Decisions about how to spend transportation funds in a metropolitan region are guided by information and ideas from a broad group of people including elected officials, planners and engineers, transportation and other advocates, and other interested parties. The forum for this process is known as a metropolitan planning organization (MPO). Each metropolitan area in the United States with more than 50,000 residents has an MPO whose primary responsibility is to decide how to spend federal transportation funds for capital projects and planning studies.
Since 1974, the Houston-Galveston Area Council (H-GAC) and the Transportation Policy Council (TPC) have served as the MPO (staff and policy board, respectively) for the Houston transportation management area (Harris County and the seven surrounding counties: Montgomery, Liberty, Chambers, Galveston, Brazoria, Fort Bend and Waller). Together they provide policy guidance and overall coordination of the transportation planning activities within the region.
The TPC consists of 28 members representing cities and counties, the Texas Department of Transportation (TxDOT), the Metropolitan Transit Authority of Harris County (METRO), one at-large member appointed by the H-GAC Board of Directors, and one at-large member appointed by the TPC. The TPC is responsible for setting transportation policies and ultimately approving all funding decisions. It is assisted by several committees and subcommittees that are specialized by topic area to delve more deeply into technical matters.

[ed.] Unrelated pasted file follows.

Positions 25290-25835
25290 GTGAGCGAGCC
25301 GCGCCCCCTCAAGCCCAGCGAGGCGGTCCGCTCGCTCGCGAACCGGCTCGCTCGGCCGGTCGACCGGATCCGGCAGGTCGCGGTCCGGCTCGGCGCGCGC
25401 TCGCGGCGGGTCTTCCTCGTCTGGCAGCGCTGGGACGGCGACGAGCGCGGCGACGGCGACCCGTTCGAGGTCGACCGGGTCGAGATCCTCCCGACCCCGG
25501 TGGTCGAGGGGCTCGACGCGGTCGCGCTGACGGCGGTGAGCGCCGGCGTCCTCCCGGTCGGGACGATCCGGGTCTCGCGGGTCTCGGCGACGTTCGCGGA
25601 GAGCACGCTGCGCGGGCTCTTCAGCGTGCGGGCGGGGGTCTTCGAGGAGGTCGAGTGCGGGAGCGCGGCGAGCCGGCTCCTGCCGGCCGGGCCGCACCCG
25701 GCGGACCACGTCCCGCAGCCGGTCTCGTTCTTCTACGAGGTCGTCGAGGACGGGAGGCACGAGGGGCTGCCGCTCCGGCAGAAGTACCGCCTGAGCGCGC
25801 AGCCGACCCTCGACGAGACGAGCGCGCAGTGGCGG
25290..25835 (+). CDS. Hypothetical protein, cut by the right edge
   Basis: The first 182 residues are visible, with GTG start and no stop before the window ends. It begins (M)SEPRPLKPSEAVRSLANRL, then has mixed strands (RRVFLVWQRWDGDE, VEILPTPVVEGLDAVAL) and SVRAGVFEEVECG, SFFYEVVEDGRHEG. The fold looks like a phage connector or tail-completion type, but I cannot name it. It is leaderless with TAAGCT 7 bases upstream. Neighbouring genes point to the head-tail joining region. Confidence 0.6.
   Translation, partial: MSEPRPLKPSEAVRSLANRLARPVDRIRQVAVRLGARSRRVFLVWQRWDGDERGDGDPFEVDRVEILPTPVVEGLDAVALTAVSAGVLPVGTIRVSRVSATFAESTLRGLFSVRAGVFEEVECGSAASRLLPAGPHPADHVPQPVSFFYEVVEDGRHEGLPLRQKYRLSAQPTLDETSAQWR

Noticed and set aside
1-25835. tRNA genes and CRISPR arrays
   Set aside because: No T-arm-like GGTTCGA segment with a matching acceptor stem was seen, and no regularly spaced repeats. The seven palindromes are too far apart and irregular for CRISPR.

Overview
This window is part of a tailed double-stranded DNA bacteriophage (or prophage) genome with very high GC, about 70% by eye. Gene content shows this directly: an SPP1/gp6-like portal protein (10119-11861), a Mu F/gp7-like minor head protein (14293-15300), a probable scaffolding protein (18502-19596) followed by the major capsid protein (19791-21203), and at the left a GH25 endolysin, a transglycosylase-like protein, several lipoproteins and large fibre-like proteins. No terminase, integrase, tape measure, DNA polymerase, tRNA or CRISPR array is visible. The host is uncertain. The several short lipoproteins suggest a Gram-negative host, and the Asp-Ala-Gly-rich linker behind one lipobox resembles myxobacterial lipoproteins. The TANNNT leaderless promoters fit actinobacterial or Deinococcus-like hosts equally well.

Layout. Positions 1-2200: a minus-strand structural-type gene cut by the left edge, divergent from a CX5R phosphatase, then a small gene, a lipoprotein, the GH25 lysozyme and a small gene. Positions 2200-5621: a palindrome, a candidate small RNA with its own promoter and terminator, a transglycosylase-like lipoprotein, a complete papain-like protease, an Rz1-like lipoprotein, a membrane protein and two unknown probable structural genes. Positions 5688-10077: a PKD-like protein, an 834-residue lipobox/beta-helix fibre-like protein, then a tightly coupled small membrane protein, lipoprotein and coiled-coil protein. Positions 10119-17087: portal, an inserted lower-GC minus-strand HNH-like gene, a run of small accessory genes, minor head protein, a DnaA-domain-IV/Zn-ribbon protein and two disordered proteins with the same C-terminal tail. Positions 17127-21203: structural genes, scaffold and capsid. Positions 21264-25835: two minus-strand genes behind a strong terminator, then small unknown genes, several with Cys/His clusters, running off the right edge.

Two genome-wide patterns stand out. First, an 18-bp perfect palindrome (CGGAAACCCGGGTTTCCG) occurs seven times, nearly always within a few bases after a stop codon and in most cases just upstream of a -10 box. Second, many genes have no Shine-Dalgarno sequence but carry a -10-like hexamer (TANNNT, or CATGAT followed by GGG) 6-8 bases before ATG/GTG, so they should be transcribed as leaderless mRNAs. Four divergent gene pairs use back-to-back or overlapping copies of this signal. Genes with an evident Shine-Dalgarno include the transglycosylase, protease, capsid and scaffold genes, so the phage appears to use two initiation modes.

Federal law requires the MPO’s work to be continuing, cooperative, and comprehensive – often referred to as the “3C process.” This process allows all voices to be heard and many different perspectives to be reconciled into plans for the region’s future. Developing the Regional Transportation Plan is part of this process. The MPO updates the RTP at least every four years.
The regional transportation plan is developed in three phases. An update usually means some portion(s) of the current RTP, such as planning horizon or demographic forecast, are not changed, while developing the RTP means that all portions of the previous plan are made current, modified or reviewed for continued accuracy.
Each phase concludes with a period to allow public feedback on the results of that phase. Keep in mind that transportation projects often takes years, even decades to plan, purchase the right-of-way, construct, and open for public use. Therefore, major changes to the Project List are done only after careful consideration.
There are several other documents that guide or influence transportation planning. Links to each follow the summary, when appropriate.
Online 2040 RTP Comment Box
Mail H-GAC Transportation Public Information P.O. Box 22777 Houston, TX 77227